08/20/2010 1:38PM

Executives to discuss racing's woes at Round Table Conference


SARATOGA SPRINGS, N.Y. – Over the past two years, the racing industry has been battered by the forces unleashed by the recession. Banks have called in their loans and tightened their credit standards, wrecking bloodstock valuations, while consumers have stubbornly resisted opening their wallets to gamble on horse races.

The numbers are grim. In 2007, North American auction receipts were $1.234 billion; in 2009, that number had been cut in half, to $617.4 million. Handle on U.S. races in 2007 was $14.7 million; in 2009, wagering handle had fallen 16.3 percent to $12.3 million. This year, those numbers have stabilized a bit, but both remain in decline as the U.S. economy sputters toward either a jobless recovery or a double-dip recession.

On Sunday, the Jockey Club has asked four racing executives to discuss the trends at its Jockey Club Round Table Conference on Matters Pertaining to Racing. The discussion will form the core of the annual conference, which has been held for the past 57 years in Saratoga as a means to focus on recent developments in the industry.

The four executives that are scheduled to speak come from widely different experiences in racing:

◗ Nick Nicholson, the president of Keeneland, is in charge of the largest auction house in the world and two boutique race meets in the heart of horse country. This week, Nicholson confirmed that the company had offered buyouts to approximately 20 percent of the association’s full-time staff because of the financial pressures buffeting the company.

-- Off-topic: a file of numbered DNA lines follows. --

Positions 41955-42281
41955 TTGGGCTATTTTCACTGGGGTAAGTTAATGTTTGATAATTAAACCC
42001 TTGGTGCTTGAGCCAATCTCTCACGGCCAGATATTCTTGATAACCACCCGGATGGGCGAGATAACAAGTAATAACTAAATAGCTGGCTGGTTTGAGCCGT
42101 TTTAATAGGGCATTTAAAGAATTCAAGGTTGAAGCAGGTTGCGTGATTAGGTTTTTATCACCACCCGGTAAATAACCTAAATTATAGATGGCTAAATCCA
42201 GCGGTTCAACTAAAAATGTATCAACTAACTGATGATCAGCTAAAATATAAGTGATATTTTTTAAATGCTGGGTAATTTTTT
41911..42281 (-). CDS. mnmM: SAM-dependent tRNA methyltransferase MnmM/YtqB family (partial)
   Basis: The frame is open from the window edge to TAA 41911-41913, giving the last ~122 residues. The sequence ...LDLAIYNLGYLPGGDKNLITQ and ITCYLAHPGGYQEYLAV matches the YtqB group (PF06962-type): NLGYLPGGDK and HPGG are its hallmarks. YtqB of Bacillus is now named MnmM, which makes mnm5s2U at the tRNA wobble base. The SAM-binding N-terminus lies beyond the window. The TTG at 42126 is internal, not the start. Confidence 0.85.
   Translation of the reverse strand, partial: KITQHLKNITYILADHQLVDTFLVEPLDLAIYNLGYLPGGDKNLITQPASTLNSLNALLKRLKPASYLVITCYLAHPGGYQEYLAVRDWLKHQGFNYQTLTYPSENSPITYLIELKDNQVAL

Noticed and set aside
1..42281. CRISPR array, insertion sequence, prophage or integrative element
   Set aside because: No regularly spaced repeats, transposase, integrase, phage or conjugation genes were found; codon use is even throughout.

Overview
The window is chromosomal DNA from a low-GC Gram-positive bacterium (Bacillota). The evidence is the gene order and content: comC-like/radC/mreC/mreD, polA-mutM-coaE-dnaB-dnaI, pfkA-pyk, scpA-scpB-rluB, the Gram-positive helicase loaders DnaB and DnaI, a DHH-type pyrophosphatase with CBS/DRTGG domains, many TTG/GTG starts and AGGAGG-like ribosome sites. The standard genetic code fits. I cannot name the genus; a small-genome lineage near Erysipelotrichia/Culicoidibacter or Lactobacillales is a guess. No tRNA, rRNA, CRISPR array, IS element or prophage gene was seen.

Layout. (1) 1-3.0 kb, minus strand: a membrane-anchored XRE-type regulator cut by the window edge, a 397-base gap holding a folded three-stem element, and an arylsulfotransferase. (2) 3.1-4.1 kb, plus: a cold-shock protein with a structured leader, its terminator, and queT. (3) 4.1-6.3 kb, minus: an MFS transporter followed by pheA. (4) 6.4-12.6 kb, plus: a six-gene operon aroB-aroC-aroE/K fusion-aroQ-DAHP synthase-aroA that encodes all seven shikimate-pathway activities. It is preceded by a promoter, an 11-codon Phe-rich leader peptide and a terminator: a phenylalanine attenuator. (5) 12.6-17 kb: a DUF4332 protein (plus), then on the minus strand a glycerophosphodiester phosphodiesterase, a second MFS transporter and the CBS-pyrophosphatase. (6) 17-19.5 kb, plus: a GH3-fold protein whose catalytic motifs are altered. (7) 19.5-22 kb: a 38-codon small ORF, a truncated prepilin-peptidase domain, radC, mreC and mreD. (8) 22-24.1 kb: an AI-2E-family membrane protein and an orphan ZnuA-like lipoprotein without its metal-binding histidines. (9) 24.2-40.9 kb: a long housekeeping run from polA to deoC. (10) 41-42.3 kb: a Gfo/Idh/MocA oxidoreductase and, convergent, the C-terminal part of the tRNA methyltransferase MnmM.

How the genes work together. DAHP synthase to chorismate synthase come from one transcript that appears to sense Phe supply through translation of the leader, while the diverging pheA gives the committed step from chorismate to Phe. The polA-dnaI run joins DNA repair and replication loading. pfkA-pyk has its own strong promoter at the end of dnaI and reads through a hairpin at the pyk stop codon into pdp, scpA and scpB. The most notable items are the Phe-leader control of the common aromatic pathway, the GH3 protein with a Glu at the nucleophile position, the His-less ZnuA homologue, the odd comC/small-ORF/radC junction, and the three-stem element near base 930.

◗ Stephen Duncker is the chairman of the New York Racing Association, the state-franchised operator of Aqueduct, Belmont, and Saratoga that has continued to endure significant financial problems since emerging from bankruptcy in 2008. Those pressures are expected to be alleviated soon by the opening of a long-stalled casino at Aqueduct in late spring of 2011, but the larger New York racing industry remains imperiled by structural problems exacerbated by the bankruptcy of the largest bet-taker in the U.S., New York City Off-Track Betting Corporation.

◗ Dennis Robinson is the chief executive of the New Jersey Sports and Exposition Authority, the state-owned operator of the Meadowlands and Monmouth Park. A recent report issued by a commission convened by New Jersey’s governor recommended that the Meadowlands be closed and that the state and its casinos stop providing subsidies to the racing industry, despite a poll released Friday showing that the majority of New Jersey citizens support some form of state help for racing.

◗ Nick Eaves is the chief executive of Woodbine Entertainment Group, the owner and operator of Woodbine racetrack that has used slot-machine revenues to dramatically boost purses while simultaneously investing millions of dollars in the track’s racing facility.

James L. Gagliano, the president of the Jockey Club, will precede the four speakers in a presentation that is expected to focus not only on the dramatic declines on the economic landscape but also a trend that is of particular concern to his organization: a pronounced dip in the foal crop that is likely to get worse considering the uncertainty in the bloodstock market. For 2010, the Jockey Club has projected that the total North American foal crop will be 30,000, a 12.4 percent decline from the 2009 figure.

The ramifications of the decline are expected to be felt in the next several years as fewer horses go through the auction ring and make it to the racetrack, putting additional pressure on the breeding industry and the ability of racetracks to maintain their live racing schedules. As a result, most racing officials expect the racing industry to remain in a state of transition for years to come.